mamelukes

Mameluke

[mam-uh-look]
noun
1.
a member of a military class, originally composed of slaves, that seized control of the Egyptian sultanate in 1250, ruled until 1517, and remained powerful until massacred or dispersed by Mehemet Ali in 1811.
2.
(lowercase) (in Muslim countries) a slave.

Origin:
1505–15; < Arabic mamlūk literally, slave, noun use of past participle of malaka to possess

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World English Dictionary
Mameluke, Mamaluke or Mamluk (ˈmæməˌluːk, ˈmæmluːk)
 
n
1.  a member of a military class, originally of Turkish slaves, ruling in Egypt from about 1250 to 1517 and remaining powerful until crushed in 1811
2.  (in Muslim countries) a slave
 
[C16: via French, ultimately from Arabic mamlūk slave, from malaka to possess]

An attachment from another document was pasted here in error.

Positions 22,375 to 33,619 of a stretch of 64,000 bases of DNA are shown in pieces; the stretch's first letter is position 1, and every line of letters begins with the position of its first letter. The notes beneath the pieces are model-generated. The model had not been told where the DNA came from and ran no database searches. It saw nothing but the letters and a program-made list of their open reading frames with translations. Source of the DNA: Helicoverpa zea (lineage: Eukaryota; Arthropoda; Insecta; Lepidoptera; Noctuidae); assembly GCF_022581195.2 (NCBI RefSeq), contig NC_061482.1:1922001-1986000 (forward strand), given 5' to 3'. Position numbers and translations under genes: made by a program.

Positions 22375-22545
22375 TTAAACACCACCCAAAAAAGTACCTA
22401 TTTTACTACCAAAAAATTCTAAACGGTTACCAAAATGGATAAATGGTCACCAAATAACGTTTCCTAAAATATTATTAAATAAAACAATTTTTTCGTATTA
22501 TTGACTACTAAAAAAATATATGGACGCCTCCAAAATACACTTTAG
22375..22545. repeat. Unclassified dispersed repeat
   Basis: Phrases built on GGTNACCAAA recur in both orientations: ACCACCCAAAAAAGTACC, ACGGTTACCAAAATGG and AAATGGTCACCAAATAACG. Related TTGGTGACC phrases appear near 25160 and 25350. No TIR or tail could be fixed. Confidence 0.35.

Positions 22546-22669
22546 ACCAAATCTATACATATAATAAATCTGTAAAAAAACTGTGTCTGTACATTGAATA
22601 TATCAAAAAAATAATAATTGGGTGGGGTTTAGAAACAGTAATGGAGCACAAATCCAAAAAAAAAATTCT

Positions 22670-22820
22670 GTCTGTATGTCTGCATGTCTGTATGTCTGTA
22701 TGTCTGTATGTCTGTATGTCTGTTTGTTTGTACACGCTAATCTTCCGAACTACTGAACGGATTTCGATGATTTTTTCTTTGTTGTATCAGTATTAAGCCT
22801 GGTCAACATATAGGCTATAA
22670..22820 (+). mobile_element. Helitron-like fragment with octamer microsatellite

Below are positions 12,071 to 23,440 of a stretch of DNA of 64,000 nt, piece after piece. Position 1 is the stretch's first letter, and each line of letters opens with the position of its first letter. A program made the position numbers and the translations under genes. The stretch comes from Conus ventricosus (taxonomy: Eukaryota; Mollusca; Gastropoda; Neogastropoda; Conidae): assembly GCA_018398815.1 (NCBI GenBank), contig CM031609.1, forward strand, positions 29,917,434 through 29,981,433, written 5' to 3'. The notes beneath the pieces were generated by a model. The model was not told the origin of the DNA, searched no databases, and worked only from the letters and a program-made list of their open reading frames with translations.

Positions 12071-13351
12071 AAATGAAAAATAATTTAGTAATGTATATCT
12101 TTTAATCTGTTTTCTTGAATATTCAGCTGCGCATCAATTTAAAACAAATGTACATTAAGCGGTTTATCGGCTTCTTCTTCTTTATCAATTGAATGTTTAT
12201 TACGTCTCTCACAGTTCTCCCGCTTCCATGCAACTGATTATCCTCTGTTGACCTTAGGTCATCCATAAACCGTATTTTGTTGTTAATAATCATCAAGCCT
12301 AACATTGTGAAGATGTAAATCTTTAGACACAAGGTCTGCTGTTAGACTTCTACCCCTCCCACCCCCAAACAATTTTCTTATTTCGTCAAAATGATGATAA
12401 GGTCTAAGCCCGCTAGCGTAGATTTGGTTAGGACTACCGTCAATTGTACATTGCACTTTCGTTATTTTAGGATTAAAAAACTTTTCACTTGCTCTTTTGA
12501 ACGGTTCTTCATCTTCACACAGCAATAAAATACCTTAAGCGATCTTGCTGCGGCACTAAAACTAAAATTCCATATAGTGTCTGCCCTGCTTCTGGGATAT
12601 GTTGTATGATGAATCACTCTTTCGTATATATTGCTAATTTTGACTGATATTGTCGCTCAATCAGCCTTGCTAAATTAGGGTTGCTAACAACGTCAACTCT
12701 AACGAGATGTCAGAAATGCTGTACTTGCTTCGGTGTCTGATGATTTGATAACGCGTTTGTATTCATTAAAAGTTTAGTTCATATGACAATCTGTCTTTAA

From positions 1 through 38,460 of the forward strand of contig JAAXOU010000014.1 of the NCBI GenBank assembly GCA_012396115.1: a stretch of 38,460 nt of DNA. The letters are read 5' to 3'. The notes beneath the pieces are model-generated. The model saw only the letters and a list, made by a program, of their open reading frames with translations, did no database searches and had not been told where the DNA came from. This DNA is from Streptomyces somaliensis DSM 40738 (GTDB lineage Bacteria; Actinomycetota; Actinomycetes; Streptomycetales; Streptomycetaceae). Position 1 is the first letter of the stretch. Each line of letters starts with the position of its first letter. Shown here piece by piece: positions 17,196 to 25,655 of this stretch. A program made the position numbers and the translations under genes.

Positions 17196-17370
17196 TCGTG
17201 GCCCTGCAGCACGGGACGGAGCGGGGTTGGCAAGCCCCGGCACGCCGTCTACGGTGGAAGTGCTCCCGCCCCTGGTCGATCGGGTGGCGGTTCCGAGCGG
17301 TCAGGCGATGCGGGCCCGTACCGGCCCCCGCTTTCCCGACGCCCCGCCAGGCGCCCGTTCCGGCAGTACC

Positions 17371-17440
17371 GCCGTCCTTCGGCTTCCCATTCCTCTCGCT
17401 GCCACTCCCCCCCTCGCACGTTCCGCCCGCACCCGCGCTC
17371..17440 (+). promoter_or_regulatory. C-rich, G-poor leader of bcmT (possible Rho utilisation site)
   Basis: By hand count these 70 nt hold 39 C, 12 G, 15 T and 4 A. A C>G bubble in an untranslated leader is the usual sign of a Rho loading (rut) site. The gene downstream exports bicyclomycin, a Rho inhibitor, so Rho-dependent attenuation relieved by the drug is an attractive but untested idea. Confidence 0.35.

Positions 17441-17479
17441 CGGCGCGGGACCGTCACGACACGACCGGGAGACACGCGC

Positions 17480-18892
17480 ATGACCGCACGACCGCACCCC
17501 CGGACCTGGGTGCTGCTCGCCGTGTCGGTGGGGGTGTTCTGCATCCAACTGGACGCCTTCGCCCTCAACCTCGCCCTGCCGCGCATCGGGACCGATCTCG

Mamaluke, Mamaluke or Mamluk
 
n
 
[C16: via French, ultimately from Arabic mamlūk slave, from malaka to possess]
 
Mamluk, Mamaluke or Mamluk
 
n
 
[C16: via French, ultimately from Arabic mamlūk slave, from malaka to possess]

Collins English Dictionary - Complete & Unabridged 10th Edition
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Word Origin & History

Mameluke
1511, Egyptian dynasty 1254-1517, originally a military unit comprised of Caucasian slaves, from Arabic mamluk "purchased slave," lit. "possessed," from pp. of malaka "he possessed" (cf. Arabic malik, Heb. melekh "king").
Online Etymology Dictionary, © 2010 Douglas Harper
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